Talk Description to Me

Episode 36 - The Look of ASL

February 06, 2021 Christine Malec and JJ Hunt Season 2 Episode 36
Talk Description to Me
Episode 36 - The Look of ASL
Chapters
0:46
The look of ASL
11:09
Christine's Questions
18:52
"Nice to meet you" tutorial
Talk Description to Me
Episode 36 - The Look of ASL
Feb 06, 2021 Season 2 Episode 36
Christine Malec and JJ Hunt

What’s it like to watch people communicate in ASL? Are the gestures remotely comprehensible to those who don't speak the language? How is tone conveyed? And (apparently) most importantly, what's the sign for "Hamburger"?!  This week, Christine and JJ discuss the look of ASL, ask more questions than they can answer, and give a quick described tutorial for the phrase "Nice to meet you!"

Support the show (https://www.patreon.com/TalkDescriptionToMe)

Show Notes Transcript Chapter Markers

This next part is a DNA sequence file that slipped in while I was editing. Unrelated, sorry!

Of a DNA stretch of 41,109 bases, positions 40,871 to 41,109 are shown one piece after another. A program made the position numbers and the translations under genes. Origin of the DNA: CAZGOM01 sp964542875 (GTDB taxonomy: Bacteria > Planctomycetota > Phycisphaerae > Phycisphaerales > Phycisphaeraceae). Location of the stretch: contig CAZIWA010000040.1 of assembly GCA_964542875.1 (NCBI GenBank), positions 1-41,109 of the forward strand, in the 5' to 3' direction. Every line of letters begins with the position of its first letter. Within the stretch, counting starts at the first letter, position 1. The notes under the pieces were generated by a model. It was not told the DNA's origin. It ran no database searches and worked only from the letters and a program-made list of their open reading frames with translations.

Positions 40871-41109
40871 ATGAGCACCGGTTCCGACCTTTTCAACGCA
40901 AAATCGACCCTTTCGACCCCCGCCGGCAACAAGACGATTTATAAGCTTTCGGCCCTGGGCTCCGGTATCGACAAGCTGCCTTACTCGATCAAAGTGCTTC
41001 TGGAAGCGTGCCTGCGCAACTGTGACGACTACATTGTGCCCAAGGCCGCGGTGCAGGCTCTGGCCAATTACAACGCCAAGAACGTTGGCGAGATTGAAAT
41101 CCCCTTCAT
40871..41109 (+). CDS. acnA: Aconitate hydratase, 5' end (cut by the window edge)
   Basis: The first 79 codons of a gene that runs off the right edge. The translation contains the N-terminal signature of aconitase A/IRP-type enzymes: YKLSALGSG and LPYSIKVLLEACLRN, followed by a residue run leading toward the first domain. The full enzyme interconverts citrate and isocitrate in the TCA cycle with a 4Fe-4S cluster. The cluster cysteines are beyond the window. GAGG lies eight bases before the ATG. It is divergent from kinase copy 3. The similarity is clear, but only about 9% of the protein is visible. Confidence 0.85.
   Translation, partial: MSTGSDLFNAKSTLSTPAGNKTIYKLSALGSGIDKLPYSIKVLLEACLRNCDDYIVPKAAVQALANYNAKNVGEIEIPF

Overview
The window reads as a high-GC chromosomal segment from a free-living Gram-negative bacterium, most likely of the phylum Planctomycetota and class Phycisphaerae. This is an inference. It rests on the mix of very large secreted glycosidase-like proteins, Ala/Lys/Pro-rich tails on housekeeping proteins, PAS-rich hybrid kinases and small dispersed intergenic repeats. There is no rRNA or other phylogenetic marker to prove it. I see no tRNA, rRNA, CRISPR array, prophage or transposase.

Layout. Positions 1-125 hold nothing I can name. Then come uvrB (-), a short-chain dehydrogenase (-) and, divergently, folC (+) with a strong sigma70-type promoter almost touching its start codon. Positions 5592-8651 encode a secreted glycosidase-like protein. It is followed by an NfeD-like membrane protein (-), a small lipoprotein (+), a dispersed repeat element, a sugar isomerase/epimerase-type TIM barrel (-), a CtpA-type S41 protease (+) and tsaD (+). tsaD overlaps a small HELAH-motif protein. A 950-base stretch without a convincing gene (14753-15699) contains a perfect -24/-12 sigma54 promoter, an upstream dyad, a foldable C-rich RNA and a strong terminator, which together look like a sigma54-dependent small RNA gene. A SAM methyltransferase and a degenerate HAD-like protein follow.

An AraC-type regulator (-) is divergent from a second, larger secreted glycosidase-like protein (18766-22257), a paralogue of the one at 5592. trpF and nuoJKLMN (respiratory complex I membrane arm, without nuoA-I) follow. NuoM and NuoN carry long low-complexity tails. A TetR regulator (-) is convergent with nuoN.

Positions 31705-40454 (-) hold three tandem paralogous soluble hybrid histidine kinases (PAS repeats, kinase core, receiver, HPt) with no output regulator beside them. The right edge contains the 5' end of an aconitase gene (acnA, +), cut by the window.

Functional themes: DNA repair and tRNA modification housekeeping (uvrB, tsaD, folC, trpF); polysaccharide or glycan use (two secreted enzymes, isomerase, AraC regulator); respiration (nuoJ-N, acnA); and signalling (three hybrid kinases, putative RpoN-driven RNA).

What’s it like to watch people communicate in ASL? Are the gestures remotely comprehensible to those who don't speak the language? How is tone conveyed? And (apparently) most importantly, what's the sign for "Hamburger"?!  This week, Christine and JJ discuss the look of ASL, ask more questions than they can answer, and give a quick described tutorial for the phrase "Nice to meet you!"

Support the show (https://www.patreon.com/TalkDescriptionToMe)

JJ Hunt:

Talk description to Me with Christine Malec and JJ Hunt.

Christine Malec:

Hi, I'm Christine Malec.

JJ Hunt:

And I'm JJ Hunt. This is talk description to me where the visuals of current events and the world around us get hashtag in description rich conversations.

Christine Malec: